2. There’s going to be a time-window here based on your installation that could potentially expire the tokens. Don’t wait too long between when you create the account and when you deactivate/activate the account. The default setting is 24 hours so it shouldn’t be a big deal if you’re doing this programmatically, but it’s something to think about.

On a side note, I really feel like if you’re programmatically creating a user, manually setting the password to a known value and are setting the account to ‘active’, the system should NOT be creating that token and forcing it to be confirmed. At the VERY least, there should be an additional parameter you can supply that would allow you to bypass the email validation on account creation.


@MikeTaber I’m trying to implement this now. I’ve run into the issue that when a new user is created via the api it creates a email Token that is already expired. So it cannot be confirmed. I’m trying to dig into why the email token is being created as confirmed: false, expired: true.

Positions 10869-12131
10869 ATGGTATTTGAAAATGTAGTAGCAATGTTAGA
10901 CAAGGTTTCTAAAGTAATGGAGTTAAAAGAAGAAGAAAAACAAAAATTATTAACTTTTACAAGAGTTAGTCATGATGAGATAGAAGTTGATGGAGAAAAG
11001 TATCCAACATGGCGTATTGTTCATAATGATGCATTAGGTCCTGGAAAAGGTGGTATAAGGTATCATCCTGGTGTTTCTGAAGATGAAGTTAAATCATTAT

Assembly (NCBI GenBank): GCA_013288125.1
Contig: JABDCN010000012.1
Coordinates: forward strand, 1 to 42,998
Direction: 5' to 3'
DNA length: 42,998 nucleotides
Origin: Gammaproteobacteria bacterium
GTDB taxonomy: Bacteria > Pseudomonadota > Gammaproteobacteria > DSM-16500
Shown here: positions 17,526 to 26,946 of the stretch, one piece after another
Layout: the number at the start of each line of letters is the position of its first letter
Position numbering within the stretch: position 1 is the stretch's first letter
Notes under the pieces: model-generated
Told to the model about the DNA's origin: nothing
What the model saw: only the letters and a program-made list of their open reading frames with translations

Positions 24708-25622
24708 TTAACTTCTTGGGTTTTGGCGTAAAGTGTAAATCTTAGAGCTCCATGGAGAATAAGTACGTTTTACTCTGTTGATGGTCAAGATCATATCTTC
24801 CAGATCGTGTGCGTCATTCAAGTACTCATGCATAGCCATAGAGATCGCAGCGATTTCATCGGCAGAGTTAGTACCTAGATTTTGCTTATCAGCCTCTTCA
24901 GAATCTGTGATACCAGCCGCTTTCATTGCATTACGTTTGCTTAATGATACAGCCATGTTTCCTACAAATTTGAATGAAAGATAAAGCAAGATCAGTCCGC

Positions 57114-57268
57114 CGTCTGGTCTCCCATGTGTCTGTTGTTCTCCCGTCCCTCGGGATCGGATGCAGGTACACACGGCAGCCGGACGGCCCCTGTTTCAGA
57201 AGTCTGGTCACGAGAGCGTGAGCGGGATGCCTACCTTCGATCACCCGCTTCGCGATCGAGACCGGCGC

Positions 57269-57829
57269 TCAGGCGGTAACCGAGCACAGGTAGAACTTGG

Did you encounter this? Any suggestions on a workaround?

What does my previous comment and solution to the problem not cover with regards to this new problem?

The issue I’m having is that when a user is created using the api gem, for some reason the email token generated is marked as expired = true so deactivating the user account and reactivating the user account does not fix the issue that the token is expired.

After tracing the issue. It appears expire_old_email_tokens on line 838 of the user model is running on and password_hash_changed? && !id_changed? is returning true, so the token is marked as expired before it can be activated.